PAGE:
- Scott Elmquist
- John McGuire, owner of SEAL Team Physical Training, in front of his tribute wall in the company’s offices on Dabney Road.
Like its namesake in the armed forces, SEAL Team Physical Training seems virtually unstoppable.
In the next couple of months, the physical fitness company will expand its classes to the West End and open a branch in Philadelphia. Started nearly 14 years ago by John McGuire, a 10-year Navy SEAL veteran, the company eschews the traditional one-on-one workouts with physical trainers for large-scale, intense group exercises with classes that start as early as 5:30 a.m.
SEAL Team has worked with the WNBA's Washington Mystics, the Virginia Commonwealth University men's basketball team and is in training discussions with an NBA team. Last month the company made local headlines after VCU Coach Shaka Smart completed SEAL Team's two-week basic fitness class. "He was leading by example, encouraging his teammates and pushing as hard as he could every day," McGuire says of Smart.
It was just the latest in a string of headline-grabbing news for the company, which has been featured in Sports Illustrated, The Washington Post and, coming soon, a big-time men's health magazine.
The calisthenics workouts are loosely based on McGuire's military training, and take place in public parks. McGuire doesn't need the expensive machines or floor space of a gym to give a good workout — though he likes to incorporate rafts and kayaks to keep things interesting.
"If you make it exciting, people are going to come back, and they're going to bring their friends," McGuire says. A typical workout with SEAL Team might include pushups, kayaking, running, bear crawls, back extensions and lunges. No two routines are identical, which McGuire says helps keep clients engaged. "Every day is something different, with a different focus."
Jim Thornton, president-elect of the National Athletic Trainers' Association, says that group exercise and incidental exercise, such as taking the stairs instead of the elevator, seem to be growing in popularity.
"I think people are looking at ways to break out of the gym," Thornton says. "People are tired of the treadmill, and you're seeing more of these group-type activities."
But group exercise is nothing new, and actually used to be the norm, according to William Sands, director of education at the National Strength and Conditioning Association.
"If you look at exercise around the early 1900s, there were tons of group exercises that people brought over from Europe," Sands says. The shift came in the 1920s when many jobs switched from agricultural to industrial. "It sounds like people are getting back into calisthenics-type workouts," he says.
McGuire launched his company after retiring from the military, while he sought to settle into a job that allowed him to spend more time with his family. To supplement his income in those early days, McGuire worked odd jobs, including shoveling snow sometimes into the early morning.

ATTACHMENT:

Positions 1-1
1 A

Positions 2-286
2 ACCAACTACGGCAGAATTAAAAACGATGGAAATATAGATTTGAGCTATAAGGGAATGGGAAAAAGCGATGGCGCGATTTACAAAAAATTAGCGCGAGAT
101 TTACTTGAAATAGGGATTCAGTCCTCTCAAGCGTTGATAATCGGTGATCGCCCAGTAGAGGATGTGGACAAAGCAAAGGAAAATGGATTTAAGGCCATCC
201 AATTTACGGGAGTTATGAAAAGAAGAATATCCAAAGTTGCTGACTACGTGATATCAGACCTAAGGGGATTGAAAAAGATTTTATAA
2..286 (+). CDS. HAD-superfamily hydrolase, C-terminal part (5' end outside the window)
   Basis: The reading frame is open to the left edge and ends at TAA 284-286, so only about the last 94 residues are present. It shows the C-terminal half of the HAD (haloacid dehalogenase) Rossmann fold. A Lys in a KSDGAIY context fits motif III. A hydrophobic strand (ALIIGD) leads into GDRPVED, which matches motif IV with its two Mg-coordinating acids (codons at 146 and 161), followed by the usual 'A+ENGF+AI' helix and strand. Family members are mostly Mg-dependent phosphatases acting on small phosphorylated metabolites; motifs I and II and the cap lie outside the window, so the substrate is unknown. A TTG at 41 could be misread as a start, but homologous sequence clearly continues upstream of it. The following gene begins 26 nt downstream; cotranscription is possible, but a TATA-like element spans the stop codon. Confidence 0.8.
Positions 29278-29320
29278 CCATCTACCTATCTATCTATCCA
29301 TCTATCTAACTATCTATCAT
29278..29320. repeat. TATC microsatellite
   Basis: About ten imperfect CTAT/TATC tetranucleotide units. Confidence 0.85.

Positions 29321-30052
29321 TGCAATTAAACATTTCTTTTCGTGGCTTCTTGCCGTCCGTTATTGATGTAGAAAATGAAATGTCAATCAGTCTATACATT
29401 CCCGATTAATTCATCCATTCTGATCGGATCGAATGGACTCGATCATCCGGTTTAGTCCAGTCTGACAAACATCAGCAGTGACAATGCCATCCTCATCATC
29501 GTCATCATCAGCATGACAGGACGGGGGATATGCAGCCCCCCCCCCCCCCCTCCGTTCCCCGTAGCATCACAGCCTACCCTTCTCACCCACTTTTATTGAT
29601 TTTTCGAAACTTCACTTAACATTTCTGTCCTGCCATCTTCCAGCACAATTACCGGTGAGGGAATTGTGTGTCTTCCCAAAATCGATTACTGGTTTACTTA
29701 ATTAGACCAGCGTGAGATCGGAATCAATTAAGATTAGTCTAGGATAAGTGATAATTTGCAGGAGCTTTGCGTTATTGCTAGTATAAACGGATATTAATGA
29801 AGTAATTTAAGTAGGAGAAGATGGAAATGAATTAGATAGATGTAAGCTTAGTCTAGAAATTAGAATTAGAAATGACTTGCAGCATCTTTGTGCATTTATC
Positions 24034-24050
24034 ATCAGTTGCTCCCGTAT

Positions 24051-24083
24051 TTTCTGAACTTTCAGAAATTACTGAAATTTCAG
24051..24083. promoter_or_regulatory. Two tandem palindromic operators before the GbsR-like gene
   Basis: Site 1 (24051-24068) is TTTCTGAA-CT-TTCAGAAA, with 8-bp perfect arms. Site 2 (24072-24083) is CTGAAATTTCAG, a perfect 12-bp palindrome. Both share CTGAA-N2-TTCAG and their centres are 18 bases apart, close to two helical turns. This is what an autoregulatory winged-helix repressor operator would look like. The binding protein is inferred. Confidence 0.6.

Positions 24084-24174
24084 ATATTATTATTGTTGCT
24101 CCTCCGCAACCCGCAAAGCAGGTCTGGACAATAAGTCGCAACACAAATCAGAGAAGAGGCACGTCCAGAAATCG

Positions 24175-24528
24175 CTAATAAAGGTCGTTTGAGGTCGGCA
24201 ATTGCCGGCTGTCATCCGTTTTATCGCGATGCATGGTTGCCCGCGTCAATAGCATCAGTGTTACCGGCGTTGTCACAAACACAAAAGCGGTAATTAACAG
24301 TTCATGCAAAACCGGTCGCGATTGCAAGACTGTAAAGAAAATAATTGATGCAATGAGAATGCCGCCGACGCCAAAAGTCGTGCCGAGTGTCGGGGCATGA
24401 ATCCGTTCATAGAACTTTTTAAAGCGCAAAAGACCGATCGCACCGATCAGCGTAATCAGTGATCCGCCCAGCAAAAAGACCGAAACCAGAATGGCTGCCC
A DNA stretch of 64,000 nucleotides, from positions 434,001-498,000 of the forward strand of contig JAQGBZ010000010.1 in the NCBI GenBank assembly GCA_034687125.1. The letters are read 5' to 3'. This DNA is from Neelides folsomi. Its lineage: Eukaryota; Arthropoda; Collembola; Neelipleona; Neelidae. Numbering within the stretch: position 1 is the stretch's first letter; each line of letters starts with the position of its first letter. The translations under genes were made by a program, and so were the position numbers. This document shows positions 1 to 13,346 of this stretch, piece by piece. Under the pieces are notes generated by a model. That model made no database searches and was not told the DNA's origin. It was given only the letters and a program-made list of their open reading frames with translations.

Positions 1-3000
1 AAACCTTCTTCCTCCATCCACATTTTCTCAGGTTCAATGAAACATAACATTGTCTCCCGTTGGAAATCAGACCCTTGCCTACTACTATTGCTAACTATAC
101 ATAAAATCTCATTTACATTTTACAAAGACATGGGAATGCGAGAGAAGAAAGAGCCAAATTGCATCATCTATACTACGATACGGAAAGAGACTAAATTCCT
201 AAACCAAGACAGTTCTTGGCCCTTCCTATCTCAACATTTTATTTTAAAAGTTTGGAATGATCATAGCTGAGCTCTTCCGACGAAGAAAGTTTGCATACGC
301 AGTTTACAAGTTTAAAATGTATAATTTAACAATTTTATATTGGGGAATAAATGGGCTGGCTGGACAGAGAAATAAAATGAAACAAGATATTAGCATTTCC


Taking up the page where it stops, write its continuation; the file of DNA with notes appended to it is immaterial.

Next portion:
"Friends and family were telling me there's no way that men and women are going to work out together," McGuire says. "I had a lot of naysayers, but I believed it was a good idea."
Within a year McGuire was able to focus solely on his business of 20 to 30 clients. The client list now numbers near 1,000, and his staff includes five office employees and 30 full- and part-time instructors. In Richmond more than 350 classes have graduated from the program, and McGuire has added corporate team-building classes and athletic team training.
In the past couple of years, McGuire has opened outlets in Charlottesville and Washington. This month SEAL Team will start conducting workouts at Innsbrook and Deep Run Park in Henrico. The Philadelphia location will open in July.
McGuire was planning to expand to other cities earlier, when he experienced what he refers to as "a minor setback" in 2006.
While attempting a back flip off a trampoline, McGuire broke his neck, instantly paralyzing him. His doctor told him that he wouldn't make it through the night, and if he did, he would never have the use of his arms or legs. He'd broken his C-4 vertebrae, and couldn't breathe without assistance from machines.
"Can you imagine that?" McGuire says. "I've jumped out of helicopters before they crashed, had a bullet land beside me — and it's a trampoline."
Determined to get back on his feet, McGuire did physical therapy exercises in his hospital room into the night. He recalls one exercise where he had to pick up checkers and place them into a box. The first time he attempted the exercise, he realized a puddle had formed beneath him. It was his sweat. Within a year, McGuire could walk somewhat normally.
It's this can-do attitude that clients find inspiring, including local actor Scott Wichmann. He joined SEAL Team Physical Training in 2008 and fell in love. Wichmann had previously contemplated joining the Navy, and after spending time with McGuire and his brother, Rusty, was inspired to enlist as a Navy reservist.
"John is a master motivator who challenges you day in and day out to go farther, faster and try harder," Wichmann writes via email from Afghanistan, where he's serving. "His life is a living testament to that ethos."
As for McGuire, he seems to be gaining some notoriety independent of his physical-training program. He served as an on-camera expert for CNN after SEALs killed Osama bin Laden. He's returned a handful of times to discuss the SEALs, gives lectures as a motivational speaker and has been approached by three publishers to write a book.
But for now McGuire is focused on expanding his business and changing attitudes toward working out, he says: "If you keep fitness fun, people are going to stay with it." S